9.  How To Avoid Clubbing Of The Wife’s Wealth With That Of The Husband’s In Case Of NRI

The provisions of clubbing of income of certain close relatives for the purpose of income tax, as discussed are equally relevant for the purposes of wealth tax. Hence, a non-resident Indian, like any other resident person, should so adopt proper tax planning that there is no clubbing of wealth of his wife with his own wealth. Thus, he should refrain from making any gift whether out of assets outside India or assets in India to his wife. That is why the wife of the non-resident Indian should also not make any gift of any assets, whether out of funds in India or funds outside India to her husband. Likewise, the non-resident Indian should not make any gift of any property in favour of the daughter-in-law or to any trust in favour of or for the benefit of the daughter-in-law. If these precautions are taken, the gifted assets are not to be clubbed with the assets of the person making the gift under the provisions of Section 4(1) of the Wealth Tax Act. This aspect of tax planning is very relevant for saving wealth tax and particularly for saving oneself from the clubbing provisions of wealth tax. Of course, the taxable wealth of a minor child would be clubbed with the wealth of the NRI under Section 4(1) of the Wealth Tax Act from the Assessment Year 1993-94. Usually, it is seen that a non-resident transfers certain amount of money out of his own funds in favour of his wife and minor children, under the impression that each one of them would be liable to wealth tax independently. In particular he is under the impression that for seven years there is complete exemption of the assets from the payment of wealth tax if he returns to India permanently. Though this is true, after the end of the seven-year period the transferred assets in favour of wife and minor children would be liable to be clubbed for the purposes of wealth tax in his hands.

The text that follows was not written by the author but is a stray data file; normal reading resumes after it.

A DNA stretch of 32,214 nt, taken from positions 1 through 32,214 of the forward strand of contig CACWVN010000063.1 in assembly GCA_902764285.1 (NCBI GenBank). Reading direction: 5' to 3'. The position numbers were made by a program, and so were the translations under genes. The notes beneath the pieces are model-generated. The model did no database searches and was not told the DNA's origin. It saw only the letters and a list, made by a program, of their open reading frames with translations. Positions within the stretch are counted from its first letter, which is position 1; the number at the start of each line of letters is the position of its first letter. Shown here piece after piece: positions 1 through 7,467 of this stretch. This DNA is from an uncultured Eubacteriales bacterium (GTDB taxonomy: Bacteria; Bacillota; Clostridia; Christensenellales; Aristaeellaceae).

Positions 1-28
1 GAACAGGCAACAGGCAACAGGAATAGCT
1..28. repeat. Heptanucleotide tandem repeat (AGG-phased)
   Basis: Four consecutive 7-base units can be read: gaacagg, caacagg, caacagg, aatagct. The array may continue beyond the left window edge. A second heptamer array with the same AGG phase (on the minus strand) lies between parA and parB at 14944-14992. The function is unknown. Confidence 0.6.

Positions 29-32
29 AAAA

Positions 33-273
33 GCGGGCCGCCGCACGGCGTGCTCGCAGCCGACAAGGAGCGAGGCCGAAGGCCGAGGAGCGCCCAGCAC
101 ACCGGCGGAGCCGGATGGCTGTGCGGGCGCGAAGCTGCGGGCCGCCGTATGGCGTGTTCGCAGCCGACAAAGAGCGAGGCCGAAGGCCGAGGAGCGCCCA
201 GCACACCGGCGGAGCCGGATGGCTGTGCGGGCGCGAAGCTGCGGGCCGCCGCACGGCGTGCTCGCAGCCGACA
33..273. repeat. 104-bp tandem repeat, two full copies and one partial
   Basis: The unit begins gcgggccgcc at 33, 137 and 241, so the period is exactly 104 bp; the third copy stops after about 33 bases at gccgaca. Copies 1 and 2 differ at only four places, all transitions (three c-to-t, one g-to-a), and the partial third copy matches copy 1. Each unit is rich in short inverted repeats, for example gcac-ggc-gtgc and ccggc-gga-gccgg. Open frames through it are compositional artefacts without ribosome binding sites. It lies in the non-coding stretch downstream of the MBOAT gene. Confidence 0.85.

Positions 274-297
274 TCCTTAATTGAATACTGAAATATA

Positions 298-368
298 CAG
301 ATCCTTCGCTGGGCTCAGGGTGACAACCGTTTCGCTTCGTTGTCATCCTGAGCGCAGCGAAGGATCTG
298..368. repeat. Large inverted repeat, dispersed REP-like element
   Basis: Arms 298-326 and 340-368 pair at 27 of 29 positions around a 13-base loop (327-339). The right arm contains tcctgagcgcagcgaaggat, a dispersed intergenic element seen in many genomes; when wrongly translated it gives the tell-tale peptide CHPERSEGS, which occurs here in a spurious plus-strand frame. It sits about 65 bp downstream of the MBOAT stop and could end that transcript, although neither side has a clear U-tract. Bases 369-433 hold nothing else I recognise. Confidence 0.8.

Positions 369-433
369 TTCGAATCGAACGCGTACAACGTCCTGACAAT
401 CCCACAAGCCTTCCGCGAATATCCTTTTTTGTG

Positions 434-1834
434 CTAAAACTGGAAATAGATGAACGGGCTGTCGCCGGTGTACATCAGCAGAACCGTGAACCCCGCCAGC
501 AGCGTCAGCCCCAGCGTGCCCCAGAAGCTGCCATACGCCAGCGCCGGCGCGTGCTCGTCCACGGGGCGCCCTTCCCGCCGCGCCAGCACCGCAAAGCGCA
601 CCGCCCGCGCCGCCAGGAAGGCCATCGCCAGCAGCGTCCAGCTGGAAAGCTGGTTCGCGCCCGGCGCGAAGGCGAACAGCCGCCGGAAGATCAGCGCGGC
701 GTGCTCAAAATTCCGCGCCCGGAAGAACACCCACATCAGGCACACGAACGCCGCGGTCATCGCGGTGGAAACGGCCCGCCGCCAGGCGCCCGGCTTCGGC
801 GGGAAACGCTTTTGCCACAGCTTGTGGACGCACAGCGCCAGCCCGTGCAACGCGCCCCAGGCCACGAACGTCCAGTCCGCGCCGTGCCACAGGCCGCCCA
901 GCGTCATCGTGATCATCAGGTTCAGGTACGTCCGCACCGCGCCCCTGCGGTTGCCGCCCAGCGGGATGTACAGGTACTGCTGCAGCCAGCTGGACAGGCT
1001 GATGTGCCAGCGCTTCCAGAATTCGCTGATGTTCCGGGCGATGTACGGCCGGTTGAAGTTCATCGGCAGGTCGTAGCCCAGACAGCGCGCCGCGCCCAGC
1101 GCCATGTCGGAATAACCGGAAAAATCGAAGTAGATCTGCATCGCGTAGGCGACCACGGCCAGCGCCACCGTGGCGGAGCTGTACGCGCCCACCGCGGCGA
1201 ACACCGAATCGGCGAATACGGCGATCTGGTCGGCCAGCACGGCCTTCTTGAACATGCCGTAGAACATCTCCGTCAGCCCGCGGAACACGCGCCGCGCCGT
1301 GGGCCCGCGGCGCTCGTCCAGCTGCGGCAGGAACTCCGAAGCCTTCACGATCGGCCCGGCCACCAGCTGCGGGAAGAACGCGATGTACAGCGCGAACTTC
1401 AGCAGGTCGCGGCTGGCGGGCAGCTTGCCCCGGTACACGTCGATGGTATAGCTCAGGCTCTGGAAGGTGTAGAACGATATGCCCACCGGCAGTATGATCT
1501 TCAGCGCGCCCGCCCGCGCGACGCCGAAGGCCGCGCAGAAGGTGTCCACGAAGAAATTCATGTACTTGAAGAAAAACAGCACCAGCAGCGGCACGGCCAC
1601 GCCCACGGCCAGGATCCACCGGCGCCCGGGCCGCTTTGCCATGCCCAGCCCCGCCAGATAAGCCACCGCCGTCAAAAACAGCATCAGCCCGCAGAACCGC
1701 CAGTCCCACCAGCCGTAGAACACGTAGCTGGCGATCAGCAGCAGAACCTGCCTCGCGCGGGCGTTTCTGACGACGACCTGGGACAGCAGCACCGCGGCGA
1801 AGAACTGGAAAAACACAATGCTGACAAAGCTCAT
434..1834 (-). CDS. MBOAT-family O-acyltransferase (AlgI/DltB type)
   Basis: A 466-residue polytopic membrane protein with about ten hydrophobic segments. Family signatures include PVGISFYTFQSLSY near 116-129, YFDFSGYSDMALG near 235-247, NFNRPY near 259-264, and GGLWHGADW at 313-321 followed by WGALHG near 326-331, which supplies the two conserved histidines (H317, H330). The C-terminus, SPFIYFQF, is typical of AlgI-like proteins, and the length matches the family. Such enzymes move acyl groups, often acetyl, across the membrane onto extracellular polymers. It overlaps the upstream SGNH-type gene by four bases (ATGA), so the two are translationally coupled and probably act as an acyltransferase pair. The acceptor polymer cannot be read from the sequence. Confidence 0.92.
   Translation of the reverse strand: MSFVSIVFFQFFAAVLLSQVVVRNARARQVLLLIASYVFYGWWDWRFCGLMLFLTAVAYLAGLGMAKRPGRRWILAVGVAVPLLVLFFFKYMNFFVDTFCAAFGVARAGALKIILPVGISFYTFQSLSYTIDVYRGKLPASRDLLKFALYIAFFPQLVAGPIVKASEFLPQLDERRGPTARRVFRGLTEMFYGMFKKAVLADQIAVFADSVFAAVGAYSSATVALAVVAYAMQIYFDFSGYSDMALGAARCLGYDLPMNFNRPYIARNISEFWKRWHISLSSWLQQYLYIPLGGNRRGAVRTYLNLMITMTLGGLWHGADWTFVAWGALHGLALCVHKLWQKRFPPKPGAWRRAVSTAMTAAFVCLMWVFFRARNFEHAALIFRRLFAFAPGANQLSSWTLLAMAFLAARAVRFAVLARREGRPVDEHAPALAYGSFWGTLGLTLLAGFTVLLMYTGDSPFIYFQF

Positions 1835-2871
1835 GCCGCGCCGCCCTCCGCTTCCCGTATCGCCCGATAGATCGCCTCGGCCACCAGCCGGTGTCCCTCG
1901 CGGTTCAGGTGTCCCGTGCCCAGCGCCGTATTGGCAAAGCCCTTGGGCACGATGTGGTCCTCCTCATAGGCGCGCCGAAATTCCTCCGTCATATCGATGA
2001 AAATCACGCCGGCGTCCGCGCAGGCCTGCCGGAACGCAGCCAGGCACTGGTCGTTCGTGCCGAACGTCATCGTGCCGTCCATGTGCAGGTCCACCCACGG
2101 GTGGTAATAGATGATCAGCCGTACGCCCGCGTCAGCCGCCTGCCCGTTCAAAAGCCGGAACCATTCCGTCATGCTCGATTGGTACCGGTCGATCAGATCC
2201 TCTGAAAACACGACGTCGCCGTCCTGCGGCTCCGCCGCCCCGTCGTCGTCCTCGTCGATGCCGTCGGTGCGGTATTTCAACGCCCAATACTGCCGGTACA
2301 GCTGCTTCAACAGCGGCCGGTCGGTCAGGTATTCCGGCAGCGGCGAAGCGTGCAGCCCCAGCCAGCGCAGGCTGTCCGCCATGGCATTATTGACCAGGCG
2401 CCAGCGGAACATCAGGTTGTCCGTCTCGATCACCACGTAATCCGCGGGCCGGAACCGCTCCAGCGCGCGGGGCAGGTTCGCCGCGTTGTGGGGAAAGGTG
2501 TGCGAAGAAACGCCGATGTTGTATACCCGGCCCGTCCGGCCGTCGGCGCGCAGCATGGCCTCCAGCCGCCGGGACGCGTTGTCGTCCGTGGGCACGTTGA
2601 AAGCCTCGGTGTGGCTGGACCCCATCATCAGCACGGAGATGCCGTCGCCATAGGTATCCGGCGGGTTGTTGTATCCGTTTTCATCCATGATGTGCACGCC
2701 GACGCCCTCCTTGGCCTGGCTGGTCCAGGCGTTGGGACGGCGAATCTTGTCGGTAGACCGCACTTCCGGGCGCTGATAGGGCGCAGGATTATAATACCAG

10. Gift From Non-Relatives Now Taxed As Income In Case Of NRI

If you receive a gift then please be a little careful specially in view of the new amendment introduced by the Finance (No. 2) Act, 2004 whereby a gift received on and after 1-9-2004 from a non-relative would be treated as income and taxed accordingly. However, these provisions would not apply in respect of gifts, etc. received upto Rs. 25,000 till the A.Y. 2006-2007 and upto Rs.50,000 afterwards in a year from non-relatives. However, gifts received on the occasion of marriage would be exempted without any upper limit. The gift from relatives can be received of any quantum. However, these provisions apply only with reference to gift by cash, cheque or any other mode of payment like gift cheques and travellers cheques. Hence, gift by way of jewellery, property, shares, paintings, etc. even from non-relatives can be received without tax till the A.Y. 2009-2010. From the A.Y. 2010- 2011, more specifically on or after 1-10-2009 even gifts in kind (above the exempted limit) are taxable as income.

However, in order to avoid hardships in genuine cases; it is also provided to exclude certain sums from the scope of the new definition of income under Section 2(24). The sums which shall not be included in the income are: